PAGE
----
Residential real estate brokerage and management is an industry in which companies engage in both buying and selling residential real estate as well as leasing and managing rental properties. According to Dun & Bradstreet’s 2019 industry profile, there are about 230,000 residential real estate brokerage and management companies in the United States ranging from small to large multi-location establishments.
The real estate industry is one of opportunity and depth. While the majority of high-profile real estate careers center on buying and selling residential properties, in reality there are many ways for creative licensees to successfully situate themselves in the field. While some of these opportunities involve specializing in one area, others combine the strengths of multiple real estate fields to steadily increase profitability.
Becoming a managing broker is perhaps one of the better-known ways to advance a real estate career. Realtor.com defines a broker as someone who has fulfilled educational and professional experience requirements beyond the agent level and has passed a broker’s license exam. Unlike a real estate agent, a broker can choose to work alone or hire other agents to work for them. A managing broker is not an employee, but rather an entrepreneur and business owner in his or her own right.
The focus of a residential brokerage, like most real estate agents, is on buying and selling residential properties. Residential real estate brokerage and management companies, on the other hand, include an additional property management component that allows residential brokerages to grow beyond real estate sales.
Property management is a strong supplement to a brokerage business. Although distinct from the traditional duties of a real estate broker, property management tasks overlap brokerage activities in ways that make it possible to do both. For example, both real estate sales and property management professionals must market their properties effectively. Professionals in both areas also work closely with clients to find the right home for each one.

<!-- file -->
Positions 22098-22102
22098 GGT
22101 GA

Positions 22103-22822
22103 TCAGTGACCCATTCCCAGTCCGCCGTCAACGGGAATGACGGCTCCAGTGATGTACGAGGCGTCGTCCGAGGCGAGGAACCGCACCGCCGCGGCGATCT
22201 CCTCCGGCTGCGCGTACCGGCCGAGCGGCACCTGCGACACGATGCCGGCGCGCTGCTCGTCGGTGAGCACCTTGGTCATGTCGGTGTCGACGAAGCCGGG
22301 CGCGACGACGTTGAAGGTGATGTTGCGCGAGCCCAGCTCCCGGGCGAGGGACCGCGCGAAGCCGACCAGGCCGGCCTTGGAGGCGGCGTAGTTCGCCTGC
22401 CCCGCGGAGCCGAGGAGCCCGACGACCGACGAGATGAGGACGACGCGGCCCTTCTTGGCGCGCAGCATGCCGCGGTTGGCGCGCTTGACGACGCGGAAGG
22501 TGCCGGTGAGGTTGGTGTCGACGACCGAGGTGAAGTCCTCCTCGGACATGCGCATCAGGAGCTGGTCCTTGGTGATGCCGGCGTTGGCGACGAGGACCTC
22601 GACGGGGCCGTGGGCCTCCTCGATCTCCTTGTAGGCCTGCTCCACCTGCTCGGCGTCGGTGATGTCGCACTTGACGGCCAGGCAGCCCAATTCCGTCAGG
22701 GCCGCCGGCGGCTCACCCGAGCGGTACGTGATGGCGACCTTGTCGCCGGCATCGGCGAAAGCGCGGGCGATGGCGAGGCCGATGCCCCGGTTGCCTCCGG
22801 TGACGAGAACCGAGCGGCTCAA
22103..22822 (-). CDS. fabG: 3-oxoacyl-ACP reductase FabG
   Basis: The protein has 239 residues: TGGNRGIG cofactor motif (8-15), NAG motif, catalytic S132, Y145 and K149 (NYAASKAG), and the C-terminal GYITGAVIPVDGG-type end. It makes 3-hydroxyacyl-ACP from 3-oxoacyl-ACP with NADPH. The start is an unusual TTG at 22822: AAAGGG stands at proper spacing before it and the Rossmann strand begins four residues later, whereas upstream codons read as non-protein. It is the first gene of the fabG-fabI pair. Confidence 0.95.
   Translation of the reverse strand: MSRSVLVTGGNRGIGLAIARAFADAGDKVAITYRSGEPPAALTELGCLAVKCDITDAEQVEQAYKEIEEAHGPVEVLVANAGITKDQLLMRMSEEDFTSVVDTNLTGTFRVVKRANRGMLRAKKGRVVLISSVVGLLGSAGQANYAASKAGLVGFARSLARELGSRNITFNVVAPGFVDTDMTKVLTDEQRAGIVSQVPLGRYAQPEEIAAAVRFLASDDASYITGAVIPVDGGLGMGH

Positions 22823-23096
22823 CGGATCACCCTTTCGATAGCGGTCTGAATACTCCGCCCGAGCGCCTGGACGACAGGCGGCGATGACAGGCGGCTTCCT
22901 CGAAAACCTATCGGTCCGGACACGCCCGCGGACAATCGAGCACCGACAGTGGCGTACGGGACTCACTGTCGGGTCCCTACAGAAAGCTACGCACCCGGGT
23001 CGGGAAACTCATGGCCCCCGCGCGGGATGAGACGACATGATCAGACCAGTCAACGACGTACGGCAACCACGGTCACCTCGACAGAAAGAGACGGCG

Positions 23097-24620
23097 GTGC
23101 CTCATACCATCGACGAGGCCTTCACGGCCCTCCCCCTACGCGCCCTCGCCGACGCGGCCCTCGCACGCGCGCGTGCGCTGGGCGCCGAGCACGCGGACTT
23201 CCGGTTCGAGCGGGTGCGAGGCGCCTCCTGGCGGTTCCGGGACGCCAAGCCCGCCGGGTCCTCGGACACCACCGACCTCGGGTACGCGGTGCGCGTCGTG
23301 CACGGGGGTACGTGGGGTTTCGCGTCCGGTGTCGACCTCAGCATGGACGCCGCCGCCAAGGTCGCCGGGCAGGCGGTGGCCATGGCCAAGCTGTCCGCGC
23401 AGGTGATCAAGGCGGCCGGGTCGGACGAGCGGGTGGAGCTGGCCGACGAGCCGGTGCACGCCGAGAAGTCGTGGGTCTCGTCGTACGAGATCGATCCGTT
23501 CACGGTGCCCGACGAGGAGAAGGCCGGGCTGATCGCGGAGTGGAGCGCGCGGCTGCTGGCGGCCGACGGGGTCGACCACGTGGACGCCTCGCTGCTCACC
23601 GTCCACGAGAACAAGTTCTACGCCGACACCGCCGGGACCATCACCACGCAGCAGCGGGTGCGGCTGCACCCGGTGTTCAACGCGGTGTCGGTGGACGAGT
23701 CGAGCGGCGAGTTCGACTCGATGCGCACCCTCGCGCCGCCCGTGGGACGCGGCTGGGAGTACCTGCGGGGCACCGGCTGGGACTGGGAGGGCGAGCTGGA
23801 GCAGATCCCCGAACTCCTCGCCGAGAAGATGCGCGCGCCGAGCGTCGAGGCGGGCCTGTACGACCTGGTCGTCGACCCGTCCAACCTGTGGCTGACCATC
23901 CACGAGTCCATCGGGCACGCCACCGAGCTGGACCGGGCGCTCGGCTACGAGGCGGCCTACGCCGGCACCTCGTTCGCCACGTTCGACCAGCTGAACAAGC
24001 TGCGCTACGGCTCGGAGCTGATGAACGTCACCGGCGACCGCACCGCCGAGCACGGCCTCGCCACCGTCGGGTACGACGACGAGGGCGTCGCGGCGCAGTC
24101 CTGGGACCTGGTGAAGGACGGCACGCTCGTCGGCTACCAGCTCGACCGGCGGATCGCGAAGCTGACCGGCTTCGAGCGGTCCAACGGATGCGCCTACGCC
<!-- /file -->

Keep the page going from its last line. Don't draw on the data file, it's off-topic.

Some of the differences between a property management business and a real estate brokerage result in complementary aspects. For example, real estate sales are often cyclical in nature; a brokerage may see a flurry of sales within a month or two, followed by a few months of inactivity. By adding a property management component to a brokerage, real estate professionals can build a more stable income stream, scale up or down to suit the business’s current needs, and hedge against economic downturns. Additionally, about a third of the population will rent a home, which is a portion of the population a brokerage may never reach. By adding a property management component, a brokerage is expanding into a new customer base.
Adding a property management component to a brokerage company has a lot of advantages. But building a property management business from the ground up could put a strain on existing business activities. New businesses require a great deal of time and effort, and if things don’t go as planned, could cause a real estate agent’s existing profitability to suffer as a result. One way to reap the benefits of adding property management to a brokerage is with a quality franchise opportunity. Choosing a property management franchise like Real Property Management can eliminate some of the most difficult barriers to creating a successful residential brokerage and management business because we offer proven systems, world-class training, and ongoing corporate support. By adding a Real Property Management franchise to your residential brokerage, you are also joining a nationwide network of residential property management experts, reaching a new customer base, and applying your own expertise in profitable new ways.
Would you like to learn more about becoming a Real Property Management franchise owner? Please contact us for more information.